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What aspects of cell culture media can be customized? Product FAQ

Answer

The Gibco Media Configurator allows you to add, remove, and adjust the concentration of components. In addition, you can select from a range of packaging, QC tests, and either cGMP or non-cGMP manufacturing.

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What factors must be considered when selecting a crosslinker? Product FAQ

Answer

 

When selecting a crosslinker, it is important to consider the following factors:


  • In vivo vs in vitro labeling: If labeling live cells, the crosslinker must be cell permeable unless you are crosslink proteins only on the membrane surface. If requiring a crosslinker that does not diffuse through the plasma membrane, use a branched chain crosslinker.
  • Metabolic vs random labeling: We offer modified amino acids and other substrates that can be added to culture medium and incorporated into proteins or other biomolecules during protein synthesis, post-translational modification, replication or other synthetic pathways. 
  • Reactive groups on the target: Do you know what reactive groups are available or are sites of interest on the proteins or other targets? Do you require a bifunctional crosslinker or trifunctional crosslinker? We offer crosslinkers that can react with amines, azides, carboxyls, carbonyls, hydroxyls and sulfhydryls in both homo- and heterobifunctional forms and trifunctional crosslinkers. When the reactive group on the target is unknown and linkage may be random, consider using a non-specific photoreactive crosslinker. The photoreactive crosslinkers can bind to primary amines, double bonds or insert into C-H and N-H sites. 
  • Timing of the linkage: Spontaneous crosslinkers will bind upon contact with the appropriate reactive group on the protein or other molecules. The rate of reaction depends on the reaction conditions, the concentration of the target and crosslinker, and the rate of diffusion. If a target is expressed or active during a distinct cellular event or under the control of an inducer and you wish to label the protein at this specific event or induction, the photoreactive crosslinkers can be activated upon exposing the sample to light at the desired time and duration. Various modified amino acids and other biomolecules can be incorporated by live cells by adding the substrate to the culture media. You would want to control the timing of the addition of the substrate to the cells to coincide with a cellular event or treatment.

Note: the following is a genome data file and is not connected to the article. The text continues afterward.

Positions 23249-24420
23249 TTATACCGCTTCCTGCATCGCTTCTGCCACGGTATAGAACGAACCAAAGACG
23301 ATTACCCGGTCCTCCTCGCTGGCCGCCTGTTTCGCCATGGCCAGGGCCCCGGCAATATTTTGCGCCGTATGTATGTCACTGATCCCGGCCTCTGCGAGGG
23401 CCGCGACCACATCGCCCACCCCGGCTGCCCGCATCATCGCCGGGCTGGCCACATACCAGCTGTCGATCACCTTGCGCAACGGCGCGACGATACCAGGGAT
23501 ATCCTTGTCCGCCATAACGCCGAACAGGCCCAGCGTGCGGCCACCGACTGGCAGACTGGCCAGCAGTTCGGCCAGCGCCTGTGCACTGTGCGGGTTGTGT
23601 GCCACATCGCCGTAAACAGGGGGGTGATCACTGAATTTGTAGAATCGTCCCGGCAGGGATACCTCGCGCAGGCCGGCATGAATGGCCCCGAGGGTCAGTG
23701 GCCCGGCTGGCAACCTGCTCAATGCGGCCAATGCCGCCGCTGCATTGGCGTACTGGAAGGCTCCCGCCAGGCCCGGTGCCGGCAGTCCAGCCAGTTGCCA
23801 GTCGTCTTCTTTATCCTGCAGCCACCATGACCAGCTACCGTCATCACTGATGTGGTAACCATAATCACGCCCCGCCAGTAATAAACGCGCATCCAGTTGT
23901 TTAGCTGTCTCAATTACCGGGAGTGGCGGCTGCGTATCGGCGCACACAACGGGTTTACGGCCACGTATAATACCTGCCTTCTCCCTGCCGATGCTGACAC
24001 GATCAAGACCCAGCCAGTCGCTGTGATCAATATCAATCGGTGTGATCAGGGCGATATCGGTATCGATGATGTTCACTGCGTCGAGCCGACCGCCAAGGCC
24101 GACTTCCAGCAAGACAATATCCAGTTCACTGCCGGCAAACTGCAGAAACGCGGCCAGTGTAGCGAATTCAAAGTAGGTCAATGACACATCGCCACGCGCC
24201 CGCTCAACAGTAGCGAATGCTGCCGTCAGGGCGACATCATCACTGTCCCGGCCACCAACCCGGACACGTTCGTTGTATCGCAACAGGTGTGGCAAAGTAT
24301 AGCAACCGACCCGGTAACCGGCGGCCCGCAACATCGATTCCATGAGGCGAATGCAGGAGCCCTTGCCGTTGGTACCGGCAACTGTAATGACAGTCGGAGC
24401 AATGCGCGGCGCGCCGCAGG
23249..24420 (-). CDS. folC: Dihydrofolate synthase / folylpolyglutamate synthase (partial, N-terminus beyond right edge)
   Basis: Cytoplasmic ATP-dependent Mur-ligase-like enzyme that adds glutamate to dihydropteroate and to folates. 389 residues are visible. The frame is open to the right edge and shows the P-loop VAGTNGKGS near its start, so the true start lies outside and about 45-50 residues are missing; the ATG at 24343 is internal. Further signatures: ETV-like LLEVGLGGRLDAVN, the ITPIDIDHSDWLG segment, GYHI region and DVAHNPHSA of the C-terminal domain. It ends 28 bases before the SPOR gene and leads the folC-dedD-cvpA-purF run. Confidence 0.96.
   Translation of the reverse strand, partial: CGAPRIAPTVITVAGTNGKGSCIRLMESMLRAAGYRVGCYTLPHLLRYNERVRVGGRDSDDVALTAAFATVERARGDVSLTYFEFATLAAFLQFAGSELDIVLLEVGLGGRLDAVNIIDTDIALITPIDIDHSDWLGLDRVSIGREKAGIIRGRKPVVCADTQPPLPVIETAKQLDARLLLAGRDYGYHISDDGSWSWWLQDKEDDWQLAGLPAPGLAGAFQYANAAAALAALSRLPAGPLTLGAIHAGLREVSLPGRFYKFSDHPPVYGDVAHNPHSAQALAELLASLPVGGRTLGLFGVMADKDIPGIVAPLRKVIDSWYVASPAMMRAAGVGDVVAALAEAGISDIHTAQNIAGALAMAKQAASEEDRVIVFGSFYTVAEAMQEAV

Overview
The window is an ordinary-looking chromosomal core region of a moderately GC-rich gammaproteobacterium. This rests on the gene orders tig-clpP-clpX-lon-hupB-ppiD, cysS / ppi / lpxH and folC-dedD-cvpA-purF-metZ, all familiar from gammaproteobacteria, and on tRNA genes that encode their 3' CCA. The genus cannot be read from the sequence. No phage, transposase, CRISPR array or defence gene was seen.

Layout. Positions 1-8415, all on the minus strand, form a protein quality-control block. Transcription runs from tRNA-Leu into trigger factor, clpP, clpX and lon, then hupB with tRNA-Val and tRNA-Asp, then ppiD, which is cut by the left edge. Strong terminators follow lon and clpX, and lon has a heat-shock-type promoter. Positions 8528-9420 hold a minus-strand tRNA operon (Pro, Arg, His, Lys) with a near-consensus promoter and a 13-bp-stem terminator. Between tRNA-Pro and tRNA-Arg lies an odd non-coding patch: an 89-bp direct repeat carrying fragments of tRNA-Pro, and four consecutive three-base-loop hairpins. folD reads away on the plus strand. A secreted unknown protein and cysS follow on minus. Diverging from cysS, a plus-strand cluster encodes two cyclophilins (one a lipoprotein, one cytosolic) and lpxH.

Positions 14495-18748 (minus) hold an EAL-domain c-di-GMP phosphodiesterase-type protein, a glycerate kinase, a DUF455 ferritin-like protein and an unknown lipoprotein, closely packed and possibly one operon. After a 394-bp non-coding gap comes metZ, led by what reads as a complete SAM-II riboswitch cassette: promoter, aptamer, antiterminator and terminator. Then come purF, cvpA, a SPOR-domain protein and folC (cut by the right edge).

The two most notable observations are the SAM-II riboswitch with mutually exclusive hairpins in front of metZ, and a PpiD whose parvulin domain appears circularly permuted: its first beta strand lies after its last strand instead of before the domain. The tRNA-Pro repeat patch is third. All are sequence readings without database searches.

• Solubility: Most in vitro crosslinking reactions are performed under mild physiological conditions. In some instances when a molecule is insoluble in aqueous buffers, some crosslinking reactions can be done in organic solvents such as acetonitrile, DMSO or DMF.
  • Distance between molecules: We offer zero-length crosslinkers as well as crosslinkers with spacer arms of various lengths, from zero length to >100 angstroms. Longer spacer arms have greater flexibility and reduced steric hindrance.
  • Cleavability: Do you require a crosslinker that is cleavable or reversible? A cleavable crosslinker is recommended if you need to dissociate the linked molecules to recover the individual components? Cleavable crosslinkers are often employed in ‘bait and prey’ analysis.
  • Final analysis method: Are the crosslinked proteins/molecules destined for analysis by gel electrophoresis, western blotting, or mass spectrometry? If eventual analysis will be by mass spectrometry, we offer deuterated analogs of standard ‘light’ crosslinkers for improved identification of components involved in the protein interaction.

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    Ex vivo T lymphocyte expansion for retroviral transduction: influence of serum-free media on variations in cell expansion rates and lymphocyte subset distribution. Citations & References

    • Authors: Carlens S, Gilljam M, Remberger M, Aschan J, Christensson B, Dilber MS,
    • Journal: Exp Hematol
    • PubMed ID: 11027832
    Catalog #

    Anabolic and catabolic responses of human articular chondrocytes to varying oxygen percentages. Citations & References

    • Authors: Strobel S, Loparic M, Wendt D, Schenk AD, Candrian C, Lindberg RL, Moldovan F, Barbero A, Martin I
    • Journal: Arthritis Res Ther
    • PubMed ID: 20193091